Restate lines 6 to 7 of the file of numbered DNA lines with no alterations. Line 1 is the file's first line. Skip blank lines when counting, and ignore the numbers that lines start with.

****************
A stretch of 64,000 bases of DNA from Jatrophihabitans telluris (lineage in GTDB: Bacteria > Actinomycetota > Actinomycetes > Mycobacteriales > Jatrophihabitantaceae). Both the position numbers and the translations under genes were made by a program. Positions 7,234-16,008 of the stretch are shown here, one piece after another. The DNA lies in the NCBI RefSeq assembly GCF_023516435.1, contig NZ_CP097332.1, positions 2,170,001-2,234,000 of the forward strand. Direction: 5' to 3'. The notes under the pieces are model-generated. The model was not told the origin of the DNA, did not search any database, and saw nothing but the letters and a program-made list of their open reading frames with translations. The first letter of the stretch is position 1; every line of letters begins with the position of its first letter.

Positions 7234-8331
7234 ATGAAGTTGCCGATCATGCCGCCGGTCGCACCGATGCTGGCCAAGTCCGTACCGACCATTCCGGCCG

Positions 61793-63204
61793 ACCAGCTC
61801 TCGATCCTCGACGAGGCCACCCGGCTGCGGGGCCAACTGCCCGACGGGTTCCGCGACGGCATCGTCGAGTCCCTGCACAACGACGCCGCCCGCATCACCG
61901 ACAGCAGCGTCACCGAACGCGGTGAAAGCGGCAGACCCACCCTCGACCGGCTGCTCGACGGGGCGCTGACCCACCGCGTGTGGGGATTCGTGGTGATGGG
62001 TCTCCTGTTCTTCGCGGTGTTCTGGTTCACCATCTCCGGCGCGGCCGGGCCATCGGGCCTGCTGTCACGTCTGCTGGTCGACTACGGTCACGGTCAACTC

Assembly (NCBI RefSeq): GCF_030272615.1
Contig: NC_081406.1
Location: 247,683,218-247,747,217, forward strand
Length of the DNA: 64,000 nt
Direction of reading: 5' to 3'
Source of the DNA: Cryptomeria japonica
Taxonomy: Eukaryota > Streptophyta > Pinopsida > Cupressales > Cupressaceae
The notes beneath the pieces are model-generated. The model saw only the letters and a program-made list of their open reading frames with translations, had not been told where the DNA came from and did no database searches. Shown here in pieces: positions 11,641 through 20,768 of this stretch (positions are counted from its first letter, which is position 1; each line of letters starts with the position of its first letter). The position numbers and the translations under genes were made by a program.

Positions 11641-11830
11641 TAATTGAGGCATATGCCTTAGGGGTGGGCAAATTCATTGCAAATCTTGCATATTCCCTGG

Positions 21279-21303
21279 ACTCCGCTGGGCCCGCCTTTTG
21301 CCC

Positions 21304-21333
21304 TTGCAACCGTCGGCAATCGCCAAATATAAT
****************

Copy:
61801 TCGATCCTCGACGAGGCCACCCGGCTGCGGGGCCAACTGCCCGACGGGTTCCGCGACGGCATCGTCGAGTCCCTGCACAACGACGCCGCCCGCATCACCG
61901 ACAGCAGCGTCACCGAACGCGGTGAAAGCGGCAGACCCACCCTCGACCGGCTGCTCGACGGGGCGCTGACCCACCGCGTGTGGGGATTCGTGGTGATGGG